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Every year most of us in America celebrate Christmas. Even the most nominal of church attenders can tell you that the reason we celebrate Christmas is because it is Jesus’ birthday. Christians will argue about whether Jesus was actually born in December (He probably wasn’t) and many atheists, not wanting to acknowledge that fact that Jesus was born at all, want the holiday to be renamed something more innocuous like Winter Holiday, or Festive Season, but the fact remains nearly the whole country celebrates Christmas.

It’s interesting to me that the Bible doesn’t include any record of the early church celebrating Jesus’ birthday. Which is why we have no real idea of the actual date. Most of the Apostles lived for many years after Jesus’ birth, but none of them record anything about a tradition of celebrating Christmas. Of course these days Christmas has been hijacked and commercialized to the point that the early disciples, and probably Jesus Himself would not recognize the modern celebration of Christmas anyway.

As we are getting ready to celebrate Christmas once again I find myself asking a question that I’m note sure I’ve given much thought to before. Actually not so much a question as a distinction... Does it matter THAT Jesus came, or does it matter WHY he came? You see, most people have no problem recognizing that Christmas is a celebration of the fact THAT Jesus came to earth. Even atheists have a hard time denying the historical evidence that a man named Jesus was born in the Middle East a couple of thousand years ago, and that had a profound impact on the political and spiritual culture of the day. The disagreement comes when you ask the question WHY did Jesus come.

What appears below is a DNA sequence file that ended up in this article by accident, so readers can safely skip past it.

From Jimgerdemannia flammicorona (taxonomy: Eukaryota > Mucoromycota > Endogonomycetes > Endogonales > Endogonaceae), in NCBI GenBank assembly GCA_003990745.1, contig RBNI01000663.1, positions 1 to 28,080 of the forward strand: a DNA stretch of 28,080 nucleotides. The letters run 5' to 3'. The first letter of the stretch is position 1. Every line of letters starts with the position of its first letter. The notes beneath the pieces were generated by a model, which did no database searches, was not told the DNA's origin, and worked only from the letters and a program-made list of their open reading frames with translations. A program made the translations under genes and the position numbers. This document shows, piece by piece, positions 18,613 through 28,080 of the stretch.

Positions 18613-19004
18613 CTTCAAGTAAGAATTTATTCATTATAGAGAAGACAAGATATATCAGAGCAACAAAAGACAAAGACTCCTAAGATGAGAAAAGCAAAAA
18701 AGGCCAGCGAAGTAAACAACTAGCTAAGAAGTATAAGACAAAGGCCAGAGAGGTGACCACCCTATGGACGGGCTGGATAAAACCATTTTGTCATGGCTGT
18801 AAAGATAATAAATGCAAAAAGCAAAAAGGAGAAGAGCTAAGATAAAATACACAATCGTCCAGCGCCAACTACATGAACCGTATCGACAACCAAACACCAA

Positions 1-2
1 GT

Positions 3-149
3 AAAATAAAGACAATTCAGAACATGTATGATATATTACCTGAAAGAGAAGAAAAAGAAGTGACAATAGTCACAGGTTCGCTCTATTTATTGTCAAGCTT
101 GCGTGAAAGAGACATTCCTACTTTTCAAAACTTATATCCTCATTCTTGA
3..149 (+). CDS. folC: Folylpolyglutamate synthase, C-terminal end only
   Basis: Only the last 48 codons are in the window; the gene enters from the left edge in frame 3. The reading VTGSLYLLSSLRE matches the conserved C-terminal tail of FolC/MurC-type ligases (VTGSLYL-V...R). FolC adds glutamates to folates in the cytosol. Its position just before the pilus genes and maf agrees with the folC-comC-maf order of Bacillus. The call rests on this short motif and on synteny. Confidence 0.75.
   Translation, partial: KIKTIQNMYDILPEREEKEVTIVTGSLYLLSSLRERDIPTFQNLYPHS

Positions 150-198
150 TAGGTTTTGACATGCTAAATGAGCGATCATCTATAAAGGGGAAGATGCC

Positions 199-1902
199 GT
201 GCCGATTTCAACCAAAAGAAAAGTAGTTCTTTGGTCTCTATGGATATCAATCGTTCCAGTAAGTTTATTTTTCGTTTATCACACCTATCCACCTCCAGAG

The most familiar passage in the Bible says that God so loved the world THAT He gave His only begotten son... and everyone seems happy to acknowledge THAT Jesus came, but Christmas needs to be about more than the fact THAT He came. We need to let people know WHY He came. Everyone loves the imagery of Christmas - a tiny newborn baby, wrapped in cozy swaddling cloth, quietly sleeping under the warm and gentle glow of a candlelit manger scene, his mother and father looking on adoringly while a star shines brightly overhead in the still evening air. What an idyllic, peaceful, and hope filled image... What’s not to love?

The John 3:16 passage I quoted above is part of a broader dialogue between Jesus and Nicodemus which John records for us. The context for John 3:16 is John 3:14 ... "As Moses lifted up the serpent in the wilderness, even so must the son of man be lifted up". Now, that may seem like an obscure statement, but the story is recorded in Leviticus 21. Read it for yourself to get the whole picture, but the gist of it is this. The people had sinned greatly against God by grumbling and complaining against Him. So God sent poisonous vipers into the camp and many people were bitten and died as a consequence. The parallel for us is that we also have sinned against God and the sting of sin (Satan, the serpent) leads to death. See Romans 3:23 and Romans 6:23 for the references: “All have sinned and fall short of the glory of God...”, and “the wages of sin is death.”

Moses cried out to God to remove the snakes, but God answered and said “I will not remove the snakes but I will provide a way of salvation so that whoever is bitten doesn’t have to die”. God instructs Moses to construct a bronze serpent and mount it on a pole outside of the camp, and then tells Moses to tell the people “If any of you are bitten you must look upon the bronze serpent on the pole so that you will not die”.

When we read John 3:14, 15, and 16 together we get the whole picture. In the same way that Moses lifted up a serpent in the wilderness so that whoever looked at it and believed, even though they were condemned to die from the sting of the serpent, they would instead live. In the same way Jesus must be lifted up on the cross so that whoever looks at Him and believes, even though they are condemned to die because of of sin, they would instead live.

For (in the same way) God so loved the world that He gave His only begotten son that whoever believes in Him should not perish but have eternal life.

We must never separate the love of God from the cross of Jesus. People love to celebrate THAT Jesus came... but we must never separate that from WHY He came!

John 3:16 doesn’t tell us THAT God loves us, it tells us HOW He loved us, and WHY He had to send Jesus into the world in the first place.

We might never be sure about WHEN Jesus was born, but at least we can be certain about WHY.